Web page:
Sportswriters are some of the best writers around.
Period, end of sentence.
Especially the sports columnists.
Go into any newsroom anywhere, and read samples of the best work from each writer, and the sports columnists will have some of the best writing in the entire room.
That’s because they’re some of the best storytellers around. They can tell a story about any person, pulling on a tiny thread in a person’s life, and discover some of the most interesting, little-known revelations about a person that lives such a public-but-unknown life.
They’re the ones who ask an NFL running back about his mom and write about how she worked three jobs but never missed a game. They write about a pitcher’s relationship with his dad, and how they still talk on the phone after every game. They tell you about how a basketball player missed her senior year of high school with a knee injury and spent nine months in painful rehab just to be able to walk again, let alone get drafted in the first round.
Anyone who’s a fan of sports, a fan of good writing, or both, knows the sports columnists who have a mastery of the language, can tell a great story, and pull something interesting out of tiny details. These are a few of my favorites:
- Tom Junod, the guy who wrote the Mr. Rogers story, Can You Say Hero?, that made me cry three times as I read it. (It’s the story that got turned into the Tom Hanks movie.)
- Tom Verducci, baseball writer extraordinaire. When Hank Aaron died this past January, there was only one person Sports Illustrated could ask to write his obituary. If you only like baseball a little bit, read Tom Verducci; he’ll make you love it.
- Pat Jordan. I’m reading his Tom Seaver And Me book right now. I picked it up with the intention of reading two pages on a quick break from work today and ended up reading for 30 minutes.
- Roger Angell, the centenarian baseball writer for the New Yorker, and the guy who made me believe in long sentences again. I have five of Roger’s books and am always on the lookout for more. His story, “Three for the Tigers is my favorite Angell story, and his line “Everything you do in life, you do so that your son will go to ball games with you, and then he doesn’t want to,” broke my heart.
- Jemele Hill takes shit from no one. She called Donald Trump a white supremacist in 2017 and would not apologize. She even worked here in Orlando as a columnist for the Orlando Sentinel for two years. She writes about social justice issues in sports and makes me understand how the two are related.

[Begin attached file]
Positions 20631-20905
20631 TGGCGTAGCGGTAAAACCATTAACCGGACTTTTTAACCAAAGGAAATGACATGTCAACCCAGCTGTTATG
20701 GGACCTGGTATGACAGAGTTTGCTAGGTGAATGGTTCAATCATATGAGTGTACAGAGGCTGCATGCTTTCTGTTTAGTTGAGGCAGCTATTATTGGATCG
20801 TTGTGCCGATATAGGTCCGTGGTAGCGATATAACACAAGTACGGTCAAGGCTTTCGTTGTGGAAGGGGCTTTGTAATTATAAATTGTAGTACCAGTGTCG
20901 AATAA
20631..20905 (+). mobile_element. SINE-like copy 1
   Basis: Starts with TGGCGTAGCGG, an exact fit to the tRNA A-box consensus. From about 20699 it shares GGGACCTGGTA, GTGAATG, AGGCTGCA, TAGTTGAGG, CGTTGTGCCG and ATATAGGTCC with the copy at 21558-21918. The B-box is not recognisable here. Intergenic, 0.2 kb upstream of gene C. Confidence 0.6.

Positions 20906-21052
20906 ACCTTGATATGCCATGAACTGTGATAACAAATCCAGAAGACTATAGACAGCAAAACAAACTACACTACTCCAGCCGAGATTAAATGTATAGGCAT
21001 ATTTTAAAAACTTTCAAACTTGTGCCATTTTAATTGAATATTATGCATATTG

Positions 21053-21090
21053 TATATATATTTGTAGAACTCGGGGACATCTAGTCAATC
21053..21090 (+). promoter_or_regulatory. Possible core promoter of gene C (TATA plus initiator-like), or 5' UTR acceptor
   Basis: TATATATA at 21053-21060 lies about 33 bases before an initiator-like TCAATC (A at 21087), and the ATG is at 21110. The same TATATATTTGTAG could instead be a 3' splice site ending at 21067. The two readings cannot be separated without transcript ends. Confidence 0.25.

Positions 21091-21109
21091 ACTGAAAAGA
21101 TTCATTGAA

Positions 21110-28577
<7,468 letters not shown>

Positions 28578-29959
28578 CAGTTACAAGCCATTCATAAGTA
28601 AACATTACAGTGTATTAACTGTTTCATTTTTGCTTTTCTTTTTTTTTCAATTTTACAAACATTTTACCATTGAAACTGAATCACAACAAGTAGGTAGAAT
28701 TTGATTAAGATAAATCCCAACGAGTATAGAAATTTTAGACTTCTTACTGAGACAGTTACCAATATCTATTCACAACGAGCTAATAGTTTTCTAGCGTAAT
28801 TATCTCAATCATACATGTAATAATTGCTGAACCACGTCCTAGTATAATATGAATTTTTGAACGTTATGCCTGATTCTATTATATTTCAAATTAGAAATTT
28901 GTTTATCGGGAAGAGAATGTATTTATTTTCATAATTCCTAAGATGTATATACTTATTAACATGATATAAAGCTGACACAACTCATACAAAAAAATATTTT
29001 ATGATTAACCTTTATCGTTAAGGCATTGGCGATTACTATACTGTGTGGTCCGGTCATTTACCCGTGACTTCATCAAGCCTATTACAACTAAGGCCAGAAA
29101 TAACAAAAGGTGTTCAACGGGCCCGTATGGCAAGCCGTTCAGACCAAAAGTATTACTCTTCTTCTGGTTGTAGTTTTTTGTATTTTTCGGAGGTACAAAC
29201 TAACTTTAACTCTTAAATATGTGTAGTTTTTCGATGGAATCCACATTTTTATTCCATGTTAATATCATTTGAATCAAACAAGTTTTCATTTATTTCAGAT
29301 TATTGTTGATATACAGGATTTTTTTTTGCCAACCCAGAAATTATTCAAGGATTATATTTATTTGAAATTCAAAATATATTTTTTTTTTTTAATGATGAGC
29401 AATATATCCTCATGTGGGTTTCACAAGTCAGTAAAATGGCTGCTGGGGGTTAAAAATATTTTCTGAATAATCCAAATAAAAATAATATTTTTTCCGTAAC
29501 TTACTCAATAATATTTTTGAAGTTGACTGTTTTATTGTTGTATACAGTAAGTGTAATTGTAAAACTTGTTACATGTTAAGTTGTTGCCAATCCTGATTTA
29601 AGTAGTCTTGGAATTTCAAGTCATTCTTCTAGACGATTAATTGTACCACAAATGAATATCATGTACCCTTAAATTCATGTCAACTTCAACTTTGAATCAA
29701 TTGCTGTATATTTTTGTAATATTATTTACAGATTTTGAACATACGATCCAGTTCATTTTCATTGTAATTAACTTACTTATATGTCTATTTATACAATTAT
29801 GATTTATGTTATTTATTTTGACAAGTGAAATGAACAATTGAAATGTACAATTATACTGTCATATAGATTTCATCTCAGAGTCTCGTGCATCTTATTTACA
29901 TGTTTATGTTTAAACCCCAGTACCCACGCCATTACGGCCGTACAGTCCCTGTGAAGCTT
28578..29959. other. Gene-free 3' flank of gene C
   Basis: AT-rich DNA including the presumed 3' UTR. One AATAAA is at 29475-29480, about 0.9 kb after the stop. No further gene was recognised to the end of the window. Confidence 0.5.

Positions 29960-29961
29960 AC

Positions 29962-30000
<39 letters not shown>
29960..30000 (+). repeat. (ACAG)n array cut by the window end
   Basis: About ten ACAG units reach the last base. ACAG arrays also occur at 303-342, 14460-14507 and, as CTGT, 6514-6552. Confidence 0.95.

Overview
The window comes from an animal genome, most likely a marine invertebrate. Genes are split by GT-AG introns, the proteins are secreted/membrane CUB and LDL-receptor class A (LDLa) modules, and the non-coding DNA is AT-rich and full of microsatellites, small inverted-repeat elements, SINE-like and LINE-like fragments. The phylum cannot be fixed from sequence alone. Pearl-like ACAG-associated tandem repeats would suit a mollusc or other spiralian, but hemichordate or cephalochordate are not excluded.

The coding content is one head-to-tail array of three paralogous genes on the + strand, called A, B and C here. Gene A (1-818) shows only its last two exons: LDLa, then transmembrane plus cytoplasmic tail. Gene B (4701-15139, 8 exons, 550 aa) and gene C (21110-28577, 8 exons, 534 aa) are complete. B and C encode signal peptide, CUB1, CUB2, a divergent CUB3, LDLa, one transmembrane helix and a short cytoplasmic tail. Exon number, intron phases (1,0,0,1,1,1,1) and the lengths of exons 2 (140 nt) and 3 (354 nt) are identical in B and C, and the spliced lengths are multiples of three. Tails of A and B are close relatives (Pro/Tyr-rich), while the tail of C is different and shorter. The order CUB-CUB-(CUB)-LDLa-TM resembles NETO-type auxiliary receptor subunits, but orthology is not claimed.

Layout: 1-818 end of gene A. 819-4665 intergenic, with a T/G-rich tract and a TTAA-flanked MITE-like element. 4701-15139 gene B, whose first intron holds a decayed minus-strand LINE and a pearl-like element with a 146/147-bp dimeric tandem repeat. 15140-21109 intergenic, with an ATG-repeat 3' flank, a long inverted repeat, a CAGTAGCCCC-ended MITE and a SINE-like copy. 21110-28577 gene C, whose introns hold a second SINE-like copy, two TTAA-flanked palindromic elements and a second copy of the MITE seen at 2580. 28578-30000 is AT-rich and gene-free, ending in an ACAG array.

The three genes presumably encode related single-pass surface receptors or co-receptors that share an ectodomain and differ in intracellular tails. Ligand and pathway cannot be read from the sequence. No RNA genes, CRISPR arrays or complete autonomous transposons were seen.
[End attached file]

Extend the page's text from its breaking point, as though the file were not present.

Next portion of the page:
- Sally Jenkins’ stories on the NCAA, tennis, golf, and women’s sports has earned her numerous Sports Columnist of the Year awards. Her February 5th column on Patrick Mahomes made me question whether he could outthink Peyton Manning, and whether I wanted to become a Patrick Mahomes fan.
- You can hear interviews with many of these writers on Jeff Pearlman’s Two Writers Slinging Yang podcast. If you want to be any kind of writer, every episode of this podcast has a nugget of great writing advice. And his book on the USFL (Football For A Buck is the definitive history on the renegade league of the early 1980s.
There are dozens — hundreds, even — of writers I could name, but I don’t have the room. These are just a few of my favorites, but I’ve got a few dozen sports books from a variety of writers, some on topics I know nothing about. Even if I’m not a fan of the sport or the athlete, I’m a fan of the writer.
(My one non-sportswriter recommendation would be Dave Thompson’s book, Your Pretty Face Is Going To Hell: The Dangerous Glitter of David Bowie, Iggy Pop and Lou Reed.)
Why Should Content Marketers Study Sportswriters?
I’ve often said that content marketers need to read daily
I’ve also said they need to stop reading blogs.
Bad writing breeds bad writing, and reading bad writing will infect you with bad habits and sloppy tendencies. Most blogs tend to be poorly written — read my post “Half of All Written Content Online is Sh*t” — and you’re not going to improve by reading someone worse than you.
Instead, I usually recommend that content marketing writers read fiction books by established writers. Find your favorite writers and genres and devour several of them. Pay attention to their writing style and voice, and figure out how you can
steal emulate parts of their style.
But you can also find some of the best creative non-fiction writing among the sportswriters and sports columnists. Pick a few and learn their style, then expand to their colleagues and see what it is that they do so well. Pick up one of The Best American Sportswriting annual books (or get The Best American Sportswriting of the Century) and read what some of the finest sportswriters in the country have done.
Then, once you have your favorites, find out who their idols and favorite writers were, and read their work. And if you can, find out those writers’ idols and inspirations, and read their stuff. I’m now reading works by Ring Lardner from the 1910s and 1920s, and Red Smith from the 1930s – 1970s, as I follow the sportswriting family tree to its roots.
Who are your favorite sportswriters? What’s one sportswriter you want to read more of or learn more about? Do you have a favorite or one you don’t like at all? Share your comments.